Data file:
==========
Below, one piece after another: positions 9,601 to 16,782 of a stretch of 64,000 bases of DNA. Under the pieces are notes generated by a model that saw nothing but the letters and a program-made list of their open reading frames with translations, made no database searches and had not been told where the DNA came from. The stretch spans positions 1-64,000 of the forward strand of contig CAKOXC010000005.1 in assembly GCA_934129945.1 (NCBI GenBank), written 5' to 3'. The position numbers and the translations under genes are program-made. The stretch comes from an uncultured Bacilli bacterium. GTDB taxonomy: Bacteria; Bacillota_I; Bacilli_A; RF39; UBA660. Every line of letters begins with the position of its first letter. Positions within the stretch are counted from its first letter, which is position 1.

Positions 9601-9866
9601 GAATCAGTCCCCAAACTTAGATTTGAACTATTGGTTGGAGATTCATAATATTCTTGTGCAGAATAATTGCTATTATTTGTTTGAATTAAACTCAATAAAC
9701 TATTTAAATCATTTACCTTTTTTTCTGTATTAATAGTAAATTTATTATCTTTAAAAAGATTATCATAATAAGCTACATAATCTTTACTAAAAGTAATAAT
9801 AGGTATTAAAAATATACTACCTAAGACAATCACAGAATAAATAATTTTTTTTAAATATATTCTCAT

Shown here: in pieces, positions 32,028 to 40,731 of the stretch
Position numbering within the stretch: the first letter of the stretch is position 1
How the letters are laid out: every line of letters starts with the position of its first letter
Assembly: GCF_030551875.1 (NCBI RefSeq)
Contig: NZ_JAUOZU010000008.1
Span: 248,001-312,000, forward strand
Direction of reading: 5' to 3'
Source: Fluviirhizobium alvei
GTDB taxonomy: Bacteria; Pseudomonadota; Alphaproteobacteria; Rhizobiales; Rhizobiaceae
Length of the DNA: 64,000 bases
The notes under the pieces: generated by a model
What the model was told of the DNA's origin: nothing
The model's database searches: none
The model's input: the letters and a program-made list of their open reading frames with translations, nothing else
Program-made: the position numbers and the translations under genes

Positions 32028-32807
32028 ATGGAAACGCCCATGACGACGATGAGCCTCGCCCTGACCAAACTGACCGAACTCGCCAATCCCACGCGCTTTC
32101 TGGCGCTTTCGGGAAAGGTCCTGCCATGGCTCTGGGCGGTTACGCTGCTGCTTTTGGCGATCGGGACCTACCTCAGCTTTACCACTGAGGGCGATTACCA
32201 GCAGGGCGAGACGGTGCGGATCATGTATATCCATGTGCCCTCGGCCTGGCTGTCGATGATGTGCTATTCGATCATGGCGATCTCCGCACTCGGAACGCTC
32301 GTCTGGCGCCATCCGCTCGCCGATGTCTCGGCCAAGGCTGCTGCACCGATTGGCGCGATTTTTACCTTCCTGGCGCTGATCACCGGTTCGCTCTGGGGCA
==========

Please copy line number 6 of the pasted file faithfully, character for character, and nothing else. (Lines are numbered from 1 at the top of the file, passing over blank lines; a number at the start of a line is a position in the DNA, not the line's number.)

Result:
Shown here: in pieces, positions 32,028 to 40,731 of the stretch